According to insurance company HUB Canada’s 2023 Construction Outlook, supply chain issues will continue to challenge the construction industry this year, remaining unpredictable and causing disruptions to cost management and scheduling.
“COVID-19 really impacted the construction industry’s supply chain, which is still felt today,” said Nick Pettengill, construction support manager at Raken, which provides businesses with construction management software to streamline their project
management and communication processes. “Meanwhile, inflation, labour shortages, poor weather conditions and new international import and export regulations have also compounded the problem.”
Inflation remains a huge challenge for the construction industry, and HUB predicts that ongoing materials shortages, from roofing membranes to electrical equipment, will continue to hamper construction and profits.
A construction business’ bottom line can suffer from common supply management errors, such as inventory miscounts, faulty calculations, delivery miscommunications and billing errors.
“A single supply management error can cost construction businesses thousands of dollars or more in lost revenue,” said Pettengill. “Especially when the issue isn’t caught and corrected in a timely manner.”
Whether the cost stems from the error itself or results in a production delay, timing is everything.
“When a supply management issue is identified, the method of resolution depends on the type of error,” said Pettengill. “However, no matter what the problem is, a review of past data is likely needed before the error can be corrected.”
For example, if a business notices that a supplier has been overcharging the amount on a recurring payment, to receive their full refund, they will need to provide invoices for each instance the company overcharged them.
“Likewise, if an employee accidentally enters the wrong number into a tracking system and inventory is miscalculated, a supply manager will have to track down when the error first occurred to determine how the business has been affected,” he said.
HUB calculates that only seven per cent of construction firms use software solutions and should consider adopting new technology to improve processes.
“Automated supply management tools minimize human error and significantly reduce the time it takes to accurately track inventory,” said Pettengill. “Still, there’s no discounting human oversight. Technology can fail, and supply chain professionals must continuously monitor any automated processes.”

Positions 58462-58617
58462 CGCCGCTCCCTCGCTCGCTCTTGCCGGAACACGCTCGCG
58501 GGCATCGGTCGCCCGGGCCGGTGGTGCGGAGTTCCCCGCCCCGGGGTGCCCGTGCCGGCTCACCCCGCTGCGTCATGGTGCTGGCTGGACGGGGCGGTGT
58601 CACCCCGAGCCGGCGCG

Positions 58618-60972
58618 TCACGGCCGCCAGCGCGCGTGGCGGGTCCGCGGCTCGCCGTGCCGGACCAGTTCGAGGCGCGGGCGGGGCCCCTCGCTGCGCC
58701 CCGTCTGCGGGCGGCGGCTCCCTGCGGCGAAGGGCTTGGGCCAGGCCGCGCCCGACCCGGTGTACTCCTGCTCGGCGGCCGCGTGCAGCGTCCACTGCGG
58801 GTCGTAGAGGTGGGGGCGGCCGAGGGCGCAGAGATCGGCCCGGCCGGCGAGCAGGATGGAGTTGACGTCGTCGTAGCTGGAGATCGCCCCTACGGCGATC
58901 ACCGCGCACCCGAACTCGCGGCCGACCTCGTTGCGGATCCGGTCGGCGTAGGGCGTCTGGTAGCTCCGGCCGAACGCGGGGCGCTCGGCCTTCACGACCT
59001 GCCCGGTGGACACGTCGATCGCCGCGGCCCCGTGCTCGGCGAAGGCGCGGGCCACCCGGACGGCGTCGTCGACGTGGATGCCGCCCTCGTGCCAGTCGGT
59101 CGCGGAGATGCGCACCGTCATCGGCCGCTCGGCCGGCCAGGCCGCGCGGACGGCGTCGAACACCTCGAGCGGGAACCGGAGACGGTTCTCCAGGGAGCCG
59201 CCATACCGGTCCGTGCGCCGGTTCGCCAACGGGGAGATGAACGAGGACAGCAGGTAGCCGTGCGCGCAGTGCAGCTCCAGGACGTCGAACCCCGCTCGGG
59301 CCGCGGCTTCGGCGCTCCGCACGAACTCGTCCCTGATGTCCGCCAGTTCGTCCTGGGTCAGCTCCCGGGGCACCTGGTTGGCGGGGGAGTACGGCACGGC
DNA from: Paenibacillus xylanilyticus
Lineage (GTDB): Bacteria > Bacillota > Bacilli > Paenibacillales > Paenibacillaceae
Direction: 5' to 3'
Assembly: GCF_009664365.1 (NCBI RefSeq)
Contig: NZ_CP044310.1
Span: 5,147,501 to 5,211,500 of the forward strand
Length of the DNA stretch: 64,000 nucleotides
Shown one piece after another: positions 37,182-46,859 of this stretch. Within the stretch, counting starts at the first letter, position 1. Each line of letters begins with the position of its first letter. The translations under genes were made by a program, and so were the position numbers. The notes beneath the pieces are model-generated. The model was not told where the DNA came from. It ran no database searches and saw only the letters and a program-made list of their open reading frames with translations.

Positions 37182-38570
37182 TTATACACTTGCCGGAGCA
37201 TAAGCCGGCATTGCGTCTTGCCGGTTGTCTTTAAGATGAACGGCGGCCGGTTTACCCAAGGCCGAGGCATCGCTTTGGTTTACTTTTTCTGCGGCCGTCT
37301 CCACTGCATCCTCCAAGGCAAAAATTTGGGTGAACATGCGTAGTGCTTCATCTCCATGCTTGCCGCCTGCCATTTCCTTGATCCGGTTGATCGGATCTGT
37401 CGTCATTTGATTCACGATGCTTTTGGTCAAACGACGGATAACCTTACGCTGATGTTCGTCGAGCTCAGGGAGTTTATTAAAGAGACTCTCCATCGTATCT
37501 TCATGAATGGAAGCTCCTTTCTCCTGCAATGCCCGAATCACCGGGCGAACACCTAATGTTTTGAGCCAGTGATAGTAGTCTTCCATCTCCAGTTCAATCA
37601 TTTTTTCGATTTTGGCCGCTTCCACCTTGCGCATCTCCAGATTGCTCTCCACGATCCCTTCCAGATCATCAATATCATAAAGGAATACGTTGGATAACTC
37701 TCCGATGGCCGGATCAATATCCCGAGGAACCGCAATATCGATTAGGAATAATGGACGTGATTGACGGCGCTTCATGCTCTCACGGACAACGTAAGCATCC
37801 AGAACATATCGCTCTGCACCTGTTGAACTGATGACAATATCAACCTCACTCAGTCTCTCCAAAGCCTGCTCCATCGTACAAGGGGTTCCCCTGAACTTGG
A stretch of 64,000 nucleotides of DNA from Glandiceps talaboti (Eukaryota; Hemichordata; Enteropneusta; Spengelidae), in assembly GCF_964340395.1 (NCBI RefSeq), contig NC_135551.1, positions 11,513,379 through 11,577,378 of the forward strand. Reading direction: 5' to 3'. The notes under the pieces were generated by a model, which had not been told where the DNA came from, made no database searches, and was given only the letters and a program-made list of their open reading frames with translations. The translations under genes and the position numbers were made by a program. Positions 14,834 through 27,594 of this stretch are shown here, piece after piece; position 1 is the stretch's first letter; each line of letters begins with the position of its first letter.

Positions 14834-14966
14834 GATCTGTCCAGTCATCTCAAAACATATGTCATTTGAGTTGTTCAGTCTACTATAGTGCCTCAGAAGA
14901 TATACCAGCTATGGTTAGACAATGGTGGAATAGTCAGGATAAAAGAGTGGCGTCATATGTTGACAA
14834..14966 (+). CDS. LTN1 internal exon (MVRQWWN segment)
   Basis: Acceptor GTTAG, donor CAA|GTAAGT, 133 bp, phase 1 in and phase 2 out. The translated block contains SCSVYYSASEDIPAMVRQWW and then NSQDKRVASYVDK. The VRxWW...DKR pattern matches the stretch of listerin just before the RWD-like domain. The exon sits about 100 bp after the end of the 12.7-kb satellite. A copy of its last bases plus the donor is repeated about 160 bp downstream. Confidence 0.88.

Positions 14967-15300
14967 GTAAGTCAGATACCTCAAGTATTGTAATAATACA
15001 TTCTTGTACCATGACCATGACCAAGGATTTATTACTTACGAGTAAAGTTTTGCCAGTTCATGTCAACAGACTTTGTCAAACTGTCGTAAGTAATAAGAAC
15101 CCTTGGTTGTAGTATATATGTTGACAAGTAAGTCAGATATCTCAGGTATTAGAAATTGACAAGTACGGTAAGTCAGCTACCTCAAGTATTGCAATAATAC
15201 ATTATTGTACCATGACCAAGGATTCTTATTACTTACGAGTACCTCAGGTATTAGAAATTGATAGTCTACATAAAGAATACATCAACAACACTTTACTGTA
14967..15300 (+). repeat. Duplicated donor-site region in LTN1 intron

Pettengill says the software also can’t replace humans’ interpersonal skills.
“Supply chain managers navigate supplier relationships, making these roles essential to construction businesses.”
Pettengill says that construction companies can prevent supply management issues by putting the right technology into the right hands.
“It’s essential to identify managers who have developed a blend of analytical and soft skills,” he said.
Technology such as automated production tracking, warehouse management and resource management tools help managers avoid mistakes by automatically tracking inventory and identifying discrepancies, while digital daily reporting tools can help businesses make more informed scheduling and purchasing decisions from the start of a project.
“Software organizes and calculates information much more quickly and accurately than manual methods,” said Pettengill. “But choosing the right technology and the right person to optimize the inventory management process while also maintaining good working relationships with suppliers is imperative.”
He says employing a good supply management process is vitally important to profitability.
“With the rising cost of materials and fluctuating delivery time, construction companies must be especially conscious of managing their inventory to avoid costly delays,” he said.
Pettengill also says good supply management practices help construction companies optimize their resources.
“With a thorough understanding of their existing inventory, as well as the billing and delivery process, businesses can better plan projects and make more informed purchasing decisions,” he said.
Pettengill says businesses should also look at digital tools that enhance the daily reporting and documentation process to help them better manage inventory and project progress.
“There are digital tools that include capabilities like photo and video capture, and instant data sharing will help supply managers see how materials and equipment are being used onsite in real-time,” he said.
“With production-tracking software, field contractors can more easily and consistently track material use on-site. Because digital tracking methods save significant time over pen and paper, they’re more likely to meet reporting requirements on a regular basis.”
Pettengill says digitally recorded data can also be shared instantly with supply managers and automatically organized into easy-to-understand formats like charts and graphs.
“Supply managers can visually see how much of a certain supply or material they use in real-time and order more when necessary, or use those insights to plan future projects.”
Digital tools can standardize the supply-tracking process and leave little room for manual error.
“Digital tools don’t replace your current staff or processes; they should enhance them,” said Pettengill. “Good technology helps your staff save time on repetitive tasks and focus more on tasks that require their unique skill sets. It’s a win-win situation.”